DATE PUBLISHED: 21 Jan 2019 LAST UPDATED: 28 Jul 2021

Varying the distribution of an estate after death

After a death, it is quite common for a beneficiary to redirect their inheritance to another person. This can be done by the beneficiary entering into a Deed of Variation, sometimes called a Deed of Family Arrangement, although the assets can be redirected to any individual, not just family members.

This can provide flexibility in a range of ways, and some examples of when this may be beneficial are:

  • To make provisions for someone who was not included in the Will, for example a new grandchild that was not born at the
    time the Will was made;
  • If a beneficiary wishes to make a gift of their inheritance, or part of it, to someone else;
  • To redirect assets into a trust, for asset protection purposes;
  • If a beneficiary wishes to provide for others, for their own estate planning purposes;
  • If the deceased made a gift to charity but this was not enough to secure the 36% lower rate of Inheritance Tax, the Will can be varied to increase this gift;
  • If assets have passed automatically to a surviving joint owner, and this is not in their best interests;
  • In order to settle potential claims by disgruntled family members, to avoid costly litigation;
  • If a person dies without leaving a Will and the intestacy provisions are not in the family’s best interests.

There are, however, practical considerations and requirements to ensure the variation is effective.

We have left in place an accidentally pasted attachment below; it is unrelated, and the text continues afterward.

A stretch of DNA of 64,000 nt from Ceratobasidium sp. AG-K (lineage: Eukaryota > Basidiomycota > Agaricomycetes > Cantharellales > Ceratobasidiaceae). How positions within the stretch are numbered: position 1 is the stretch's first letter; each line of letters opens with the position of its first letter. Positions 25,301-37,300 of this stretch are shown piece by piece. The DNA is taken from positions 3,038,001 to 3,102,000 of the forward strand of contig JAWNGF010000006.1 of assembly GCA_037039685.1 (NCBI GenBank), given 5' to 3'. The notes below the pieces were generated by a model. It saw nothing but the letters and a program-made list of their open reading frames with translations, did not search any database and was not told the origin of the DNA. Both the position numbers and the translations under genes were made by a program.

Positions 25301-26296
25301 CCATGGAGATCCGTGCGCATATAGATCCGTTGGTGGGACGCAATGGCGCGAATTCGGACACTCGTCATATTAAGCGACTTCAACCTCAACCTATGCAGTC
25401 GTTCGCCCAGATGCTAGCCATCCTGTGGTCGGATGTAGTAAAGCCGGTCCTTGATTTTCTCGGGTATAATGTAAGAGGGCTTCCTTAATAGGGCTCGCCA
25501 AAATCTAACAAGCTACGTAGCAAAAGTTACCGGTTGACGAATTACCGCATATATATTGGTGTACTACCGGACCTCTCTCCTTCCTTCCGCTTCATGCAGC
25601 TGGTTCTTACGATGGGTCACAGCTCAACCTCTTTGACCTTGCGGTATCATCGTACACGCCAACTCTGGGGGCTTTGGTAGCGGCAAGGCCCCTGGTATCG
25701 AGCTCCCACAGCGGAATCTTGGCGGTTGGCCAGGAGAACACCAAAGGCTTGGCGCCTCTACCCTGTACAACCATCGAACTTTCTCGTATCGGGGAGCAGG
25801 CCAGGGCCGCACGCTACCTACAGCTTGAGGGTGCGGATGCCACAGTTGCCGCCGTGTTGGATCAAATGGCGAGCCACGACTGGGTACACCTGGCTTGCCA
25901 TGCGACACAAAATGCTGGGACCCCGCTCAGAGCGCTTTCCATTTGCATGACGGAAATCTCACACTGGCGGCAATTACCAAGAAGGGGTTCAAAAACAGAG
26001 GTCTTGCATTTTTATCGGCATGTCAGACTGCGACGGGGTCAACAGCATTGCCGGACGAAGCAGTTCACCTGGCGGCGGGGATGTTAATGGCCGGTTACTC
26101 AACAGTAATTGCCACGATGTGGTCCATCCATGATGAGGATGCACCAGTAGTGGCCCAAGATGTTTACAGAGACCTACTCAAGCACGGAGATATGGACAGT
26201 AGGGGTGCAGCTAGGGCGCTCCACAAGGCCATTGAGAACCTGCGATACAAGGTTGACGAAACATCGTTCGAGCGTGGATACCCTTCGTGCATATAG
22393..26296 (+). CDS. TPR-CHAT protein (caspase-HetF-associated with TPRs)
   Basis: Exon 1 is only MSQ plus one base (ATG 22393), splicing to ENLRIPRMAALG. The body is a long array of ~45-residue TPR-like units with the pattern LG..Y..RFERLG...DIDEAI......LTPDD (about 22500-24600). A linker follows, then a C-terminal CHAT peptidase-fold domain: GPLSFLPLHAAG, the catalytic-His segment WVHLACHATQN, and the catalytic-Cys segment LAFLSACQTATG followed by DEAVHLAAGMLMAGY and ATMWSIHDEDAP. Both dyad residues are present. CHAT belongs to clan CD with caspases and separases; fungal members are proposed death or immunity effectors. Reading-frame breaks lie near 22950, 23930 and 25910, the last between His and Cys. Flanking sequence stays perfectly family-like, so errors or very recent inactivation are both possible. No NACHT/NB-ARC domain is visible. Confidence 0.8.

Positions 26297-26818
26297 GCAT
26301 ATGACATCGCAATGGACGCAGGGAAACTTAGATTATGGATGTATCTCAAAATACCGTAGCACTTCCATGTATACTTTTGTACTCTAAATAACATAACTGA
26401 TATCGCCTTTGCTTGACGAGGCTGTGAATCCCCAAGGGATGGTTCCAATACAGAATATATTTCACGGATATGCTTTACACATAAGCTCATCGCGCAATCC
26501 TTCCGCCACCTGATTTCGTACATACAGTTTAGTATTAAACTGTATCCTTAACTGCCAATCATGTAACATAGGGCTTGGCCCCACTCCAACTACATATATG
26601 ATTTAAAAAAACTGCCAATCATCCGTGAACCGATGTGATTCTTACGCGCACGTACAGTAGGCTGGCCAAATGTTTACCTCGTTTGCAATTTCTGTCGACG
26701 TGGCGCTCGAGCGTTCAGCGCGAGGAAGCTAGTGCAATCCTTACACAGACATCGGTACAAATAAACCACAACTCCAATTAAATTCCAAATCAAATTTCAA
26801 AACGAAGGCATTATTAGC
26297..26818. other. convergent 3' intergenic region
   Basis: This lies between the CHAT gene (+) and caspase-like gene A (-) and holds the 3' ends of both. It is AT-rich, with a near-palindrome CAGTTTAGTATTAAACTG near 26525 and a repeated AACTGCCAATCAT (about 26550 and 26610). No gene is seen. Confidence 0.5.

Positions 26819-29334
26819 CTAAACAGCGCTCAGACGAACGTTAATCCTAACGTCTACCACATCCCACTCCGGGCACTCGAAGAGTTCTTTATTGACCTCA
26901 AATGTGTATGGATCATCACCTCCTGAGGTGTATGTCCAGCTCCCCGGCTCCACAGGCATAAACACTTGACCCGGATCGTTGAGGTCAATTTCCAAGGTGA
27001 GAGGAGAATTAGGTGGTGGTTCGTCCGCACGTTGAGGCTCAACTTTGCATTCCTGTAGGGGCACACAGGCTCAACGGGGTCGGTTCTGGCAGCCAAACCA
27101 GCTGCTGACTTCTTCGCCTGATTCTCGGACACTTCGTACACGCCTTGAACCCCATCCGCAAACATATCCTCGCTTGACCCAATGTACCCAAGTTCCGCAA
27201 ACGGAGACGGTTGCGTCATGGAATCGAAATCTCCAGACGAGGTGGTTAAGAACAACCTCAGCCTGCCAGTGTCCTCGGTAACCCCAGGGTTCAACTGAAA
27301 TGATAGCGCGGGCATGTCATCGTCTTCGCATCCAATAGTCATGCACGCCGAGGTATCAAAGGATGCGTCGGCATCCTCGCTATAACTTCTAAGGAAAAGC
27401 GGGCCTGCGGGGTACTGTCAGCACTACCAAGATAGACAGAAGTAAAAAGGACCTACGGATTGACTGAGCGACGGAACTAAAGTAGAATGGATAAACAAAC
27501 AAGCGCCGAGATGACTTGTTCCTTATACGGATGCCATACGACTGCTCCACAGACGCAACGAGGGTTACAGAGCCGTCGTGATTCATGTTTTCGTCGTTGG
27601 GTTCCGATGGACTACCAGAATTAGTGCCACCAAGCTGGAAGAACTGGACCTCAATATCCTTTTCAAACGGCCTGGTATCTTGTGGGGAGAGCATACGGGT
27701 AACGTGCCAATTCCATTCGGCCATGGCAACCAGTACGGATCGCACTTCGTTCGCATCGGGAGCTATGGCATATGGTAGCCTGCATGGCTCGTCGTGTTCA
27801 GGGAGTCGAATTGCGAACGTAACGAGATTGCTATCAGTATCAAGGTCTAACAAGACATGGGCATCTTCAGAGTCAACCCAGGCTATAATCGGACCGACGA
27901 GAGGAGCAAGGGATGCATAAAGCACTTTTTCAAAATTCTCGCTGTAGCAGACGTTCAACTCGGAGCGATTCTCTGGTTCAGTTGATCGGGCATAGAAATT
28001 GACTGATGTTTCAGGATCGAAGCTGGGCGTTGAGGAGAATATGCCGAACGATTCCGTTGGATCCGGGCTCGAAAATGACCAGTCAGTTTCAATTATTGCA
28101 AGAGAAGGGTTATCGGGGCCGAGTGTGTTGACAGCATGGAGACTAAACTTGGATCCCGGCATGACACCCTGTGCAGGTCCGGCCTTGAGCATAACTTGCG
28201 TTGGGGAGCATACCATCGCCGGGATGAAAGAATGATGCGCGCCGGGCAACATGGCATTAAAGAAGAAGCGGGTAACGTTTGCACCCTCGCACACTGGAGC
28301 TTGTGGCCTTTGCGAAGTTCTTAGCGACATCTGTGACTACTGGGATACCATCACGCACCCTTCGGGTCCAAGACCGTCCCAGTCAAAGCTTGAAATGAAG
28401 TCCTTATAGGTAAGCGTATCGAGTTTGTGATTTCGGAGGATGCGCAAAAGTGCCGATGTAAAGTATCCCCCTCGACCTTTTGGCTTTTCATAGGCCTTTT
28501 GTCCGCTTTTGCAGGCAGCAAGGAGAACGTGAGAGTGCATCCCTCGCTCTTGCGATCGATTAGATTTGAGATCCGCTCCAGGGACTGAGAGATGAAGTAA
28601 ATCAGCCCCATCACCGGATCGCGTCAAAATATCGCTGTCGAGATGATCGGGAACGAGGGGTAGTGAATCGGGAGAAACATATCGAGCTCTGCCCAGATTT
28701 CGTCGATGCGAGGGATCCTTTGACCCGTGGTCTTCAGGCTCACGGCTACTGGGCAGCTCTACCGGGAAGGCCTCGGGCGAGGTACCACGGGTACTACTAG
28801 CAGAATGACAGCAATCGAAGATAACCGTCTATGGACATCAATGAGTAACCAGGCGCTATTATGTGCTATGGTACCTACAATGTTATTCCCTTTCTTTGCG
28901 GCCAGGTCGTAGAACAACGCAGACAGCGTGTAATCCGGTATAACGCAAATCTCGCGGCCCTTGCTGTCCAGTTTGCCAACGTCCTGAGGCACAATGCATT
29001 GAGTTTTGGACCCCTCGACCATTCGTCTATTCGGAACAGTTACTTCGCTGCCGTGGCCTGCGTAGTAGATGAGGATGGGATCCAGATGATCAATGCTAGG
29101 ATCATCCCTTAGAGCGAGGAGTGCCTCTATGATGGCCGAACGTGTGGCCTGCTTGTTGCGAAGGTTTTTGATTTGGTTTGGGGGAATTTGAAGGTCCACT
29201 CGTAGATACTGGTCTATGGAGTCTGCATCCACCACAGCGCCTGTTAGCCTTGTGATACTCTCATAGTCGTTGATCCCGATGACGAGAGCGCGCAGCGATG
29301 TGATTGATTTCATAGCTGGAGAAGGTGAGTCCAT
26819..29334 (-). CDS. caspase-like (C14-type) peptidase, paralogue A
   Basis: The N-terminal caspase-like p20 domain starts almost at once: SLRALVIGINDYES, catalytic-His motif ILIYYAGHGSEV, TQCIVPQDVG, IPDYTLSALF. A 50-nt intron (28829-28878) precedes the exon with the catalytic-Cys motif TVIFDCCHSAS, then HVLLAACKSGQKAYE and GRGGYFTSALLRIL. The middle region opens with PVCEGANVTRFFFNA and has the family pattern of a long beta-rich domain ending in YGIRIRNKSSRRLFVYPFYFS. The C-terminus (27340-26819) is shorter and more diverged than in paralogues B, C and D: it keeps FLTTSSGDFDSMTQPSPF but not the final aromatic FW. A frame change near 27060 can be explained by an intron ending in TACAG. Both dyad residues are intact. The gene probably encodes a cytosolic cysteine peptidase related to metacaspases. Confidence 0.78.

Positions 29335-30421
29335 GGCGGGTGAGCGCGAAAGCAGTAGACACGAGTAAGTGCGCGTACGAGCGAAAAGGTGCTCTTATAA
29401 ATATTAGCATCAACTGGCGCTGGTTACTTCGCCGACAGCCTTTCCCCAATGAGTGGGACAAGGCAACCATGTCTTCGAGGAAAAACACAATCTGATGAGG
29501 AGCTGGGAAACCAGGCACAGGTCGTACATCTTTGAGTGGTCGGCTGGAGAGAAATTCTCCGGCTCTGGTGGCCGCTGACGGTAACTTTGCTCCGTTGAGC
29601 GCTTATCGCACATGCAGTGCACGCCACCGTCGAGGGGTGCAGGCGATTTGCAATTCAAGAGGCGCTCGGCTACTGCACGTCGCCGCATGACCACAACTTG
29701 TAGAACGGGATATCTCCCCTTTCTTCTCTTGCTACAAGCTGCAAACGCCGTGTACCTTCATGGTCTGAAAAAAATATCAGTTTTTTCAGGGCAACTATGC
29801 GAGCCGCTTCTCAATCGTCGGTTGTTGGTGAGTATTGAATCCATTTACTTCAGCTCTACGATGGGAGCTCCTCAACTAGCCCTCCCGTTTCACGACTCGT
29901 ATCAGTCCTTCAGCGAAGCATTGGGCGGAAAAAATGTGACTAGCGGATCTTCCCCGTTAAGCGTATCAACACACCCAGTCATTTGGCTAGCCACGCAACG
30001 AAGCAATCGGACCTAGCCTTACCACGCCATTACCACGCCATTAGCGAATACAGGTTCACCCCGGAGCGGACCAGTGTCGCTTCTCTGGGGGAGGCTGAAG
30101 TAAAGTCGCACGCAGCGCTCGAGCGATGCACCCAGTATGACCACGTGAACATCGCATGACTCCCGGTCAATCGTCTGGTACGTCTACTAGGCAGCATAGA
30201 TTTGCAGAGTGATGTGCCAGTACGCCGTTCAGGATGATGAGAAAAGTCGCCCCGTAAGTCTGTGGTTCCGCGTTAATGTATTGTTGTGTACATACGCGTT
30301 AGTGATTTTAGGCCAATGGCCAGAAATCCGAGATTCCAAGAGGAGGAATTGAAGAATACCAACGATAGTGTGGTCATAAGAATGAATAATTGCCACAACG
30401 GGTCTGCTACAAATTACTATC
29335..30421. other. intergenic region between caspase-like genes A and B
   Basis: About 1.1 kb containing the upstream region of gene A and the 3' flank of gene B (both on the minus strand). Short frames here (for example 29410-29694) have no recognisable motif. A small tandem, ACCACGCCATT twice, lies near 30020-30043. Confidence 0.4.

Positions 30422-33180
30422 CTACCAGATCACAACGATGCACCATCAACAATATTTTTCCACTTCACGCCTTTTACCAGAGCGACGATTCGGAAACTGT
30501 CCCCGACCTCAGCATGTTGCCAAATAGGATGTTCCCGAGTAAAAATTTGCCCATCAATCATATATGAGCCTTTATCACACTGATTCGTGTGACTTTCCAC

• The variation must be made within two years of the date of death;
  • The new beneficiary cannot make any form of payment for the variation, whether in cash or in any other form;
  • In order for the variation to be retrospective for Inheritance Tax and Capital Gains Tax, (i.e the varied assets will be treated as a gift directly from the deceased to the new beneficiary) the variation must contain the appropriate statutory statements;
  • An asset can only be varied once;
  • If additional Inheritance Tax is payable as a result of the variation, then the Personal Representatives must also be a party to the variation;
  • H M Revenue & Customs provide a helpful checklist to ensure a variation meets requirements, to view please click here.

Our experienced team of Wills, Trusts and Probate lawyers can help or guide you as to when a variation is required, please call us on 01202 525333 or email us here.

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